Isn’t that the goal in life for every one of us?

Connecting, Not Networking

For many people seeking jobs, Networking (“the N word”) is a source of anxiety and dread. The thought of going out and “selling” yourself to strangers is intimidating. And let’s face it, for many of us, it is no fun. We ruminate over a series of questions. How do I introduce myself? What should I say? Who do I walk up to? Do I need an elevator speech? How much is enough? Anxiety builds and our sense of self diminishes.

Having said it is uncomfortable, study after study shows that the best way to get a job is through an inside connection – the result of networking. Talk to most people who have gotten a new job, and they will tell you a story of how they got the job through a networking connection. Most job seekers go through a cycle of spending much of their time early in job search on the computer. Searching for jobs. Applying. Sorting through tons of emails touting jobs that may or may not be a fit. After a number of months, they begin to realize they have to meet people. And that’s when good results happen.

Rethinking Networking

First off, let’s call networking what it really is. It is reconnecting and connecting. Connecting comes from the Latin word to “join together”. One definition is to “join together so that a link is established”. So a reconnection is joining together something that was connected before. You aren’t necessarily breaking ground with a stranger. You are reconnecting with someone you know.

Three types of connections

The first type of connection is people you know. Start here. These include neighbors, former coworkers, customers, people from church, people you volunteered with or people who you know through your children. They may be close friends or acquaintances. The key is they know you. Maybe you have not seen them in a while. But it should not be awkward to reach out to them. What’s the best way? Ask for input – but not a job. Here are some great openers:

“You know me pretty well. I am trying to write down what I am good at. What would you say to me?”

“I am working on updating my LinkedIn profile (or my resume). Would you be willing to take a look and give me some thoughts? (or, “what is one thing you believe I should put on my resume or LinkedIn?”)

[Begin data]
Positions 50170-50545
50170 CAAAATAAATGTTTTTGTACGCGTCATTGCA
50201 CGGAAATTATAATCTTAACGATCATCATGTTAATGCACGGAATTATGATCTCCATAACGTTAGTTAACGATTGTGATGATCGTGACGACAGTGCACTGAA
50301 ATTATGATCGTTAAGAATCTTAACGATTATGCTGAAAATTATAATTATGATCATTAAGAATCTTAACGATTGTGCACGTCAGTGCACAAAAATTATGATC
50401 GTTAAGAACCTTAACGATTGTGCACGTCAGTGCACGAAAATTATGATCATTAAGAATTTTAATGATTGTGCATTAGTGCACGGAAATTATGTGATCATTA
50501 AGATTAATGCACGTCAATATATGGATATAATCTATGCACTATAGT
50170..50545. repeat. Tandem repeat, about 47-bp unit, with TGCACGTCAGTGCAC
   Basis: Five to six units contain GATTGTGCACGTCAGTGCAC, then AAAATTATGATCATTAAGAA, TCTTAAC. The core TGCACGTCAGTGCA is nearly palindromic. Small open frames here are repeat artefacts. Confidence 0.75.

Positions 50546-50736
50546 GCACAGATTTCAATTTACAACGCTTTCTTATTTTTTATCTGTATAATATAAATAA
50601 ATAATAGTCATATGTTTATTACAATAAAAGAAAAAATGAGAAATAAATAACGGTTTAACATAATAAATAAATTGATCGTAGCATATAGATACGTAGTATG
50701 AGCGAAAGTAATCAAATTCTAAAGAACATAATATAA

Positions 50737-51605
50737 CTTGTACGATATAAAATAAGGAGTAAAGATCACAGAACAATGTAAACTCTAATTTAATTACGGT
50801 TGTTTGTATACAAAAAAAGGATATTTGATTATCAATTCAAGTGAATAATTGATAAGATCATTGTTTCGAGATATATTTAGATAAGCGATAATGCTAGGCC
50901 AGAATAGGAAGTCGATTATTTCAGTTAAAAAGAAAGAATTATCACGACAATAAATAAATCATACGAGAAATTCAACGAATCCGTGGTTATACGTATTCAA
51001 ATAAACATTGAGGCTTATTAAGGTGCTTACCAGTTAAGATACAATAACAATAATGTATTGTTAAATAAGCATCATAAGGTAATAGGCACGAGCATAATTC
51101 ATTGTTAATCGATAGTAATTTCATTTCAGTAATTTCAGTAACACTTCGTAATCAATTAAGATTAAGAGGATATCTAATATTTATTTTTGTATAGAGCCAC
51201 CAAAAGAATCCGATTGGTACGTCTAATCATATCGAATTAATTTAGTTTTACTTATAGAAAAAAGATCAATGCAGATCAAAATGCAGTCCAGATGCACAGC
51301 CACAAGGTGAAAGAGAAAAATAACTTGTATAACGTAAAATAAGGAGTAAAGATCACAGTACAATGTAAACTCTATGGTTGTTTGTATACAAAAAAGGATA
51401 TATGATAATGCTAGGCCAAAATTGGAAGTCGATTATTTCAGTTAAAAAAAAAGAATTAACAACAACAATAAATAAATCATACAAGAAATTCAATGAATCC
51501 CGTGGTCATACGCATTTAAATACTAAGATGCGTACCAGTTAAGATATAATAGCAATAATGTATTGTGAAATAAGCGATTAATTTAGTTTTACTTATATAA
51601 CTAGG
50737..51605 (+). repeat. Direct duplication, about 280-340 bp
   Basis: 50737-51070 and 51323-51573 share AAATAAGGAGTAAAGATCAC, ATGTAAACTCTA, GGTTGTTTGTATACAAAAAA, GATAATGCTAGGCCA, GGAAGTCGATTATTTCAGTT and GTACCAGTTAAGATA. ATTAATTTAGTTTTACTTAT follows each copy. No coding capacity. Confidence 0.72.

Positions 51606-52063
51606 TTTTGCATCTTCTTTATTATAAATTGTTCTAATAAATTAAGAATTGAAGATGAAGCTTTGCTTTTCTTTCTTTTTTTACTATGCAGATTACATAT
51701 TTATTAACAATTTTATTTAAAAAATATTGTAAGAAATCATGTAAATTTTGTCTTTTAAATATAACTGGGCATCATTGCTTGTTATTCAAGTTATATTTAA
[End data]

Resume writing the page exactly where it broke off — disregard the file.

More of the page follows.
Better yet, invite them to coffee, lunch or a beer and try one of those questions above. These should be more comfortable conversations. You already have a relationship! You don’t need to concern yourself with an opening. You don;t have to explain who you are and what you are looking to do. You can be yourself.

Next type of connections are people you want to know. There might be four groups in this set

  1. Influencers – people who can help you because they have influence in the community or a company (think business owners, Chamber of Commerce Presidents, etc.)
  2. Connectors. These are people who seem to know everyone else in  town (a Mike Bevis, Don Gray, Bill Powell or Ann Reigle Crichton for example). They can open doors for you
  3. Hiring managers
  4. Recruiters

This group is great because they are deeply involved in job search from the outside. They have worked with hundreds of others. They have a natural network (sorry, “set of connections”) that can be of great value to you. Utilize their accumulated wisdom to gain insight. This may be a one-time connection. But these people live to make that next connection for you.

The third group are people you don’t know that you want to know. Many of these are fellow job seekers. Think about it. These are people in a similar situation to you. They can empathize. But they can also give you some hard-earned lessons. They can provide insight into things that worked or did not work for them. They might have a connection inside a company – or some insight about a company that you are interested in. Where do you find them? There are at least four job search groups in the Dayton area alone – Panerians, Library Job Seekers, Third Thursday and Springboro Group.

The first and third groups are also great leads toward the middle group.

So how many connections is “right”?

You will hear a broad range of numbers. Some people strive for that “500 LinkedIn connections” goal. Worthy, but unnecessary in my mind. Find a number that is comfortable for you. I think a goal of 1-2 reconnections a week is really good. Attending at least two different job seeker groups a month to determine which are most valuable to you seems reasonable. Keep it to a number that is achievable for you – but also stretches you a little.

And remember, you are trying to “connect”, not “network”.


The Element

In his book, The Element, Ken Robinson Ph.D. describes a concept critical for our careers and lives. He urges us to find our element. The Element is “the point at which natural talent meets personal passion”.

The Element is “the point at which natural talent meets personal passion”.

Another way of looking at it is this: “the place where the things we love to do and the things we are good at come together”. He believes when people get to their Element, they “feel most themselves, most inspired and achieve at their highest levels.” Sounds like something all of us would like to do.

As I have worked and talked with many people, I find that we are all different in many ways. But one thing holds true for the majority. People are not happy with the job they currently have (according to a Gallup survey, about 75% of people are this way). If you have ever looked at any surveys on “happiness”, “fulfillment” or “contentment”, you will see that as people reach the “post-employment” part of their lives, their happiness increases. Why is that? Wouldn’t you think as you get older, you would be less happy because you know the end is getting nearer?

Study after study shows this curve:

 We end our lives much happier in the “post-work” part of life. Might it be the fact that these people are no longer spending 40 hours a week (or more) doing something they did not enjoy?  Why do we allow our careers to be part of what makes us less happy in our 30’s, 40’s and 50s?